Making sure that Germany remains internationally competitive in the field of science is a question of both funds and creativity.
Germany is spending more on research
Latest statistics show that research and development funding in Germany has continually increased over the past few years. According to Germany's federal statistical office, non-university research institutions alone spent 8.5 billion euros ($12.5 billion) on research and development in 2007 - a 4.7 percent increase from the previous year. For 2009, the federal government planned a 10-billion-euro investment in this area.
Universities, research institutes and the industry are viewed as the "three pillars" that support German scientific research - a field that has undergone much change in recent years.
Striving for excellence
RWTH Aachen - one of Germany's "excellence universities"
One of these changes can be seen in the so-called Excellence Initiative, thanks to which 1.9 billion euros in public money will be invested into cutting-edge university research by 2012. This program is carried out by the German Research Foundation (DFG).
"Looking back at the last two years, you have to admit that there has never before been a measure or initiative in German science that has created so much dynamic," said DFG President Matthias Kleiner. "And this includes both the successful and not so successful activities."
Nine German schools have proven that they can contribute something new to cutting-edge research and can officially call themselves "excellence universities."
In addition, there are 40 new graduate schools offering structured postgraduate programs and around 40 so-called "Excellence Clusters," in which university experts and scientists cooperate in research field development.
Working with the best
These "Excellence Clusters" often involve working together with the Max Planck Society - a group of 76 institutes Germany-wide that conduct basic research in the interest of the general public. Several thousand scientists work at these institutes in areas such as biology, chemistry, medicine and humanities.
Harald zur Hausen won the Nobel Prize for his cancer and virus research
Another of Germany's renowned research organizations is the Helmholtz Association, whose mission is "strategic research in the national interest," according to its president Juergen Mlynek. This involves "taking on projects that a university or a smaller research institute sometimes cannot take on."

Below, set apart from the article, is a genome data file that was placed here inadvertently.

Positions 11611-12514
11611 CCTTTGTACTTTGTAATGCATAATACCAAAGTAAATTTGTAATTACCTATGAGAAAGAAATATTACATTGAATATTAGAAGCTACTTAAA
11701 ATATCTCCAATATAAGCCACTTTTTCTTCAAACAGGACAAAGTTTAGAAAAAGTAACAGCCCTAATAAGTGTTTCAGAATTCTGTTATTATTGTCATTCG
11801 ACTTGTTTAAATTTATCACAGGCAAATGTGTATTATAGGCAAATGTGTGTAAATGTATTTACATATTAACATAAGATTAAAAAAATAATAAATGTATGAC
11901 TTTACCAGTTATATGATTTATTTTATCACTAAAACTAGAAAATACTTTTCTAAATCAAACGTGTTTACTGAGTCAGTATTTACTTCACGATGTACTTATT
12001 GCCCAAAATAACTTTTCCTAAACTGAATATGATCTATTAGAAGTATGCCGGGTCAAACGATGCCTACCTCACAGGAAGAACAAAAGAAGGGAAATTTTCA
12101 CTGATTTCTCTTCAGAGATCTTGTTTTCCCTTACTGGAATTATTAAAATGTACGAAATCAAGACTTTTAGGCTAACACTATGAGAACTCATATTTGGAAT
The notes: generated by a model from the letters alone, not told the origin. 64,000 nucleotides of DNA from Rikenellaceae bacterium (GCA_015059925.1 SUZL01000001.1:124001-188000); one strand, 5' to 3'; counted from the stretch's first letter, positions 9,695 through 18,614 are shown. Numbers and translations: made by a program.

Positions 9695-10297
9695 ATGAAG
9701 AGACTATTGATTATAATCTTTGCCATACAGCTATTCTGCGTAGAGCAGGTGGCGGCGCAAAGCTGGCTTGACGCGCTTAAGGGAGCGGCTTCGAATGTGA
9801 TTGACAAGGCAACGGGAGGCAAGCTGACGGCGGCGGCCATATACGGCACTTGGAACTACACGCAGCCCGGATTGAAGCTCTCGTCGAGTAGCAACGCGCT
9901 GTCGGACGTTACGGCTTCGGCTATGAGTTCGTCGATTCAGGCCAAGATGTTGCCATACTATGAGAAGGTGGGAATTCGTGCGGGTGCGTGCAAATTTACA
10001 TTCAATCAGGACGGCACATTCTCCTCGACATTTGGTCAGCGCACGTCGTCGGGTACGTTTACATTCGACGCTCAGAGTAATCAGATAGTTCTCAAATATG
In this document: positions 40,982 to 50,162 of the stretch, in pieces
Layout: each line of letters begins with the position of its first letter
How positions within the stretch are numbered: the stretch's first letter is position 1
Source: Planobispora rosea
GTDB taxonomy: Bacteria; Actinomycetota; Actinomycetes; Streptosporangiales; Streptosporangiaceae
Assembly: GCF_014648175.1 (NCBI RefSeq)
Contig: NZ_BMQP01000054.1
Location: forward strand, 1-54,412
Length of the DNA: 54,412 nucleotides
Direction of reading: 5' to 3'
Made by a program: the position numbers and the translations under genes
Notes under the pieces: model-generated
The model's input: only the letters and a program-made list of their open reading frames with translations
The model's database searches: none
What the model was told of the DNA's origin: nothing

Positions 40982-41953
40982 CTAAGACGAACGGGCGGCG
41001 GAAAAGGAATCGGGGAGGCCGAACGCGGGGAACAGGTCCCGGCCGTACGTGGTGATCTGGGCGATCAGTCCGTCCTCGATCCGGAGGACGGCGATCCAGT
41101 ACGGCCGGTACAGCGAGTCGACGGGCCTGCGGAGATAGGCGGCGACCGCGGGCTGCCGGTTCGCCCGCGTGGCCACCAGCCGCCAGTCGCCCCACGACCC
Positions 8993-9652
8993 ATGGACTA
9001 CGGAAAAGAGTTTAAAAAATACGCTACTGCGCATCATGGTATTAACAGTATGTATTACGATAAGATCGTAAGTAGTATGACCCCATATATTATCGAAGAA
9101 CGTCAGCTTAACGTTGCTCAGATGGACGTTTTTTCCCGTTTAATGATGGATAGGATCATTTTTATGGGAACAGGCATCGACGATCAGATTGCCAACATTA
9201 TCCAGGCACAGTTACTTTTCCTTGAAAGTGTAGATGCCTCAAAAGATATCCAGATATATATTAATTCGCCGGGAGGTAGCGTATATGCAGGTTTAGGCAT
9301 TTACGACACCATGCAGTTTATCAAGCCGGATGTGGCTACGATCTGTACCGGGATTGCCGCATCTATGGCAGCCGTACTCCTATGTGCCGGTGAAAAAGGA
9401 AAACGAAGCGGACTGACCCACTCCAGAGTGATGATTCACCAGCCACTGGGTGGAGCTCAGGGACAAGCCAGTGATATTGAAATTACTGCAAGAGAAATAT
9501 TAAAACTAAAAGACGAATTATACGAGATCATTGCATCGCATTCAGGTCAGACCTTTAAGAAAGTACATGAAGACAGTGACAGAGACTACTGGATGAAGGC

The Helmholtz Association regularly attracts attention through its research achievements. These include breakthroughs - like finding the link between a viral infection and cervical cancer. For this discovery, scientist Harald zur Hausen was awarded the Nobel Prize for Medicine in 2008.
Another of the Association's recent achievements was the development of a tsunami warning system in response to the 2004 tsunami disaster in South-East Asia.
Industry support is vital
Apart from universities and research centers, industry is the third "pillar" of German science. Industry-based research institutes spend roughly twice as much money on research as government institutes.
The RWTH University wants to create a better industry connection for its science students
However, this does not necessarily have to be seen as competition, since numerous businesses work together with universities on innovative projects. A good example of such cooperation is the Rhenish-Westphalian University of Aachen (RWTH), which is currently setting up a new science campus to strengthen its industry connection. The project was initiated by Guenther Schuh, a production engineering professor at the university.
"For industries this is certainly the most cost-efficient way of developing core capabilities in new knowledge areas and technologies," said Schuh.
Overall, there is a lot going on in the world of German research. Many things are being done to strengthen the cooperation between universities, research institutes and industry - all for the sake of cutting-edge research.
Author: Britta Mersch (ew)
Editor: Kate Bowen